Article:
Fasi di realizzazione del farmaco (Creating medicines)
The path to a new medicine is long and demanding, typically requiring 10 to 12 years and an investment of approximately 600 – 700 millionEuros. The entire process requires an immense amount of effort with a great deal of risk. According to the Pharmaceutical Research and Manufacturers of America, for every 5,000 potential medicines tested, on average, only five are tested in patients, and only one of the five is approved for patient use.
The Medicines Discovery and Development process begins by determining the diseases for which to find a treatment and ends with the filing and launching of the New Medicine.
Technology and computer-aided techniques are used to identify and understand disease targets; leads are generated and synthesised with the aim to selecting the Best Candidate.
Before testing in humans, a range of preclinical tasks are undertaken to study all aspects of the candidate, evaluate pharmacokinetic and safety as well as to characterize the Active Product Ingredient (API) and design a Drug Delivery System (DDS).
Key is the First Time in Humans (PhaseI). Early clinical trials and ongoing non-clinical studies continue to test and refine the drug and to prove the hypothesis about how it will act in people.
Studies proceed from healthy volunteers to patients (PhaseII) suffering from the disease.
Phase III studies are conducted to fully establish efficacy while continuing to evaluate safety; these are large studies that typically involve thousands of patients in centres worldwide and may require years of effort.
Industrialisation meanwhile is taking place to make available the New Medicine for the launch and market.
During the course the different stages of the Medicines Discovery and Development both pre-clinical and clinical process – from early research to launching a new product in markets will be presented. (see the below course outline).
For each stage critical aspects will be discussed in depth with cases studies to exemplify how specific issues has been tackled and solved and enabling technologies applied.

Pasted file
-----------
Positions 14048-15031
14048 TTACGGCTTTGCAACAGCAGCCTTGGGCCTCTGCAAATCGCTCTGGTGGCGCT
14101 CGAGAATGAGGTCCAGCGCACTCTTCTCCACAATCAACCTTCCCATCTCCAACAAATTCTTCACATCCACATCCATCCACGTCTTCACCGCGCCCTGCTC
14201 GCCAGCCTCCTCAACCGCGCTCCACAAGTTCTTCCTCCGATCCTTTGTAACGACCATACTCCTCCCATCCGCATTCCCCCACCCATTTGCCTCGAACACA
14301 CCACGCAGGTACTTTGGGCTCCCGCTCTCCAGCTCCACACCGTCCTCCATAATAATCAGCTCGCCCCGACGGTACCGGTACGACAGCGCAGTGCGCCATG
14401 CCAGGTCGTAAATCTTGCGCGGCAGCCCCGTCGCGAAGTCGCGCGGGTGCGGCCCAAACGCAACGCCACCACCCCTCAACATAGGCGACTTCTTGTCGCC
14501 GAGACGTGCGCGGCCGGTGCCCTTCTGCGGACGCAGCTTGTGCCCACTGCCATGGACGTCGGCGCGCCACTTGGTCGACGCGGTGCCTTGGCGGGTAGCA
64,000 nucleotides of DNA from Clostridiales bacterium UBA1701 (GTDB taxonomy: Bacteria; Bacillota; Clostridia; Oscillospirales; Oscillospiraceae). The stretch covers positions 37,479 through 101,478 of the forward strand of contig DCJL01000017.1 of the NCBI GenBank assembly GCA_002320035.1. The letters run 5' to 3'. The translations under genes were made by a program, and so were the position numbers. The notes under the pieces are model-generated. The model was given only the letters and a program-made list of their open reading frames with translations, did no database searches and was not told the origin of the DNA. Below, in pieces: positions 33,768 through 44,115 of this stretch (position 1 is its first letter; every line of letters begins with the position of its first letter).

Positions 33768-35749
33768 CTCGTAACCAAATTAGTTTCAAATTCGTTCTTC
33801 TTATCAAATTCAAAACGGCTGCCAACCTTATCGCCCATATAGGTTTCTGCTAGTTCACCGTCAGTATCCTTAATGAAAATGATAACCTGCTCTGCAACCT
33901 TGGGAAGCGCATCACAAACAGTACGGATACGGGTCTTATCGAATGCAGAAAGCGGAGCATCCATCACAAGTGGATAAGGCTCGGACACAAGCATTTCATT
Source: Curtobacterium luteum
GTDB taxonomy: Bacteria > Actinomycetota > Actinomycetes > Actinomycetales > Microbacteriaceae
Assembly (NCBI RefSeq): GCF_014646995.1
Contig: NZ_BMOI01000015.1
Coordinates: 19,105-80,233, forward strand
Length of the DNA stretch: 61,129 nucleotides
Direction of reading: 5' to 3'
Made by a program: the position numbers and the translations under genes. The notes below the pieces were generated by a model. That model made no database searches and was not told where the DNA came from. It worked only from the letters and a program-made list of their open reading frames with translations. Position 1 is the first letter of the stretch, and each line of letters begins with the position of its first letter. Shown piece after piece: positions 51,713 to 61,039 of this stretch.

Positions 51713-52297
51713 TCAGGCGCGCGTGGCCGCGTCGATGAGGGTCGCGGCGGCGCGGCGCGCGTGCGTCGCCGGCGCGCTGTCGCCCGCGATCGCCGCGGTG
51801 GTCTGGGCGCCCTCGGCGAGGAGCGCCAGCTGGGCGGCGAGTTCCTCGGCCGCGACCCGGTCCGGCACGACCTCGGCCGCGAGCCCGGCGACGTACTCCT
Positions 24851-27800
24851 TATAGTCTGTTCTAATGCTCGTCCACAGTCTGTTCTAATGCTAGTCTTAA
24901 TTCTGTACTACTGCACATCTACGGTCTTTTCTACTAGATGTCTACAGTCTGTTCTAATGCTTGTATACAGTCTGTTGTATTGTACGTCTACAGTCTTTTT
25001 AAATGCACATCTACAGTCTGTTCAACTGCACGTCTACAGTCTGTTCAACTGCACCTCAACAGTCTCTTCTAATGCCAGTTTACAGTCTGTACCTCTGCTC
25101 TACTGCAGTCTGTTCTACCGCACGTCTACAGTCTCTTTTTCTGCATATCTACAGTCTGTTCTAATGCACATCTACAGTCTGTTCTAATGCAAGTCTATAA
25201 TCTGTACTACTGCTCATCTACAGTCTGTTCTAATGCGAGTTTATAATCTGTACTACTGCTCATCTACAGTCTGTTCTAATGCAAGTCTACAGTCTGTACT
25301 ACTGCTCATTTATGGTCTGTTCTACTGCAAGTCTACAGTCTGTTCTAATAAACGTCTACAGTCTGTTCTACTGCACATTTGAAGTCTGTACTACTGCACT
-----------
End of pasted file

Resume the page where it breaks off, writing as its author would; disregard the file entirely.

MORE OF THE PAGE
1. Determining which Disease to Investigate - The R&D process begins by determining the diseases for which we wish to find a treatment (disease selection). Then, in order to arrive at a new medicine, we must identify potential drug targets in the body (target selection).
• Disease Selection; Disease Areas; Family Selection
2. Identifying Genes Associated with Disease - Technology and computer-aided techniques are used to identify and understand disease targets.
• Genetic Technologies; Gene Sequencing; SNP Mapping; Pharmacogenetics
3. Finding Potential Leads - Once a target has been identified, chemists synthesise compounds which interact with the target. This is called lead generation.
There are three approaches to lead generation:
1. Modify the structure of a known drug
2. Randomly screen an already existing store of compounds against a target of interest
3. Synthesise novel compounds based on knowledge of which chemical structures will most likely interact with the target of interest.
• High Throughput; Lead Optimisation
4. Selecting the Best Candidate - The lead candidate selected for further development must possess the characteristics required for clinical and commercial success.
• Selection Criteria - The multi-disciplinary teams that make candidate selections must answer numerous questions, such as:
Which compounds are likely to be most effective?
a. What are the projected dose range and easiest method of delivery?
b. Which compounds are easy to manufacture on a large scale?
c. What return on investment will be generated: Can the compound meet
or surpass the market standards?
• Tests; Modifying the Lead; Scaled-up Synthesis
5. Studying All Aspects of the Candidate - Before testing a new medicine in humans, a range of preclinical tasks is undertaken.
• Preclinical Tasks; Further Studies; Chemistry; Pharmaceutical Development
6. Special topics - Biopharmaceutics of Oral Drug Delivery - Key drivers and challenges. (GI tract physiology, physical-chemical properties of the API, delivery systems and role of in vitro dissolution tools); In silico and in-vitro/in-vivo prediction. Understanding cause of attrition
7. Testing for the First Time in Humans - Early clinical trials and ongoing non-clinical studies continue to test and refine the drug and to prove the hypothesis about how it will act in people.
• Phase I Trials; Proof of Concept
8. Progressing to Final Testing - Studies proceed from healthy volunteers to patients suffering from the disease.
• Phase II Trials
9. Conducting Final Testing - Phase III studies are large studies that typically involve thousands of patients in centres worldwide and may require years of effort. It is these studies that fully establish efficacy while continuing to evaluate safety.
• Larger-Scale Testing Phase III trials; Preparing for Registration; Making the Product; Preparing the Product
10. Filing and Launching the New Medicine - A dossier is submitted to the regulatory authorities, asking for approval to market the new drug. Once approval is granted, the drug is launched.
• File; Preparing for Market; Launch
11. Managing a Medicine's Lifecycle - After a new medicine is launched, safety monitoring continues, and further management of the product's lifecycle looks toward finding other potential uses for the drug.
• Post-Marketing Surveillance; Uses and Value
Il corso si terrà, dal 27 novembre al 15 gennaio 2016, presso le Aule della Sede dello IUSS (Palazzo del Broletto, Piazza della Vittoria n. 15); le lezioni di novembre si terranno nell’Aula 1-17, quelle di dicembre nell’Aula 1-14.
Le indicazioni bibliografiche saranno comunicate a inizio corso.
Gennaio 2016 (da definire).
Semestre: Semestre I
Anno accademico: 2015-2016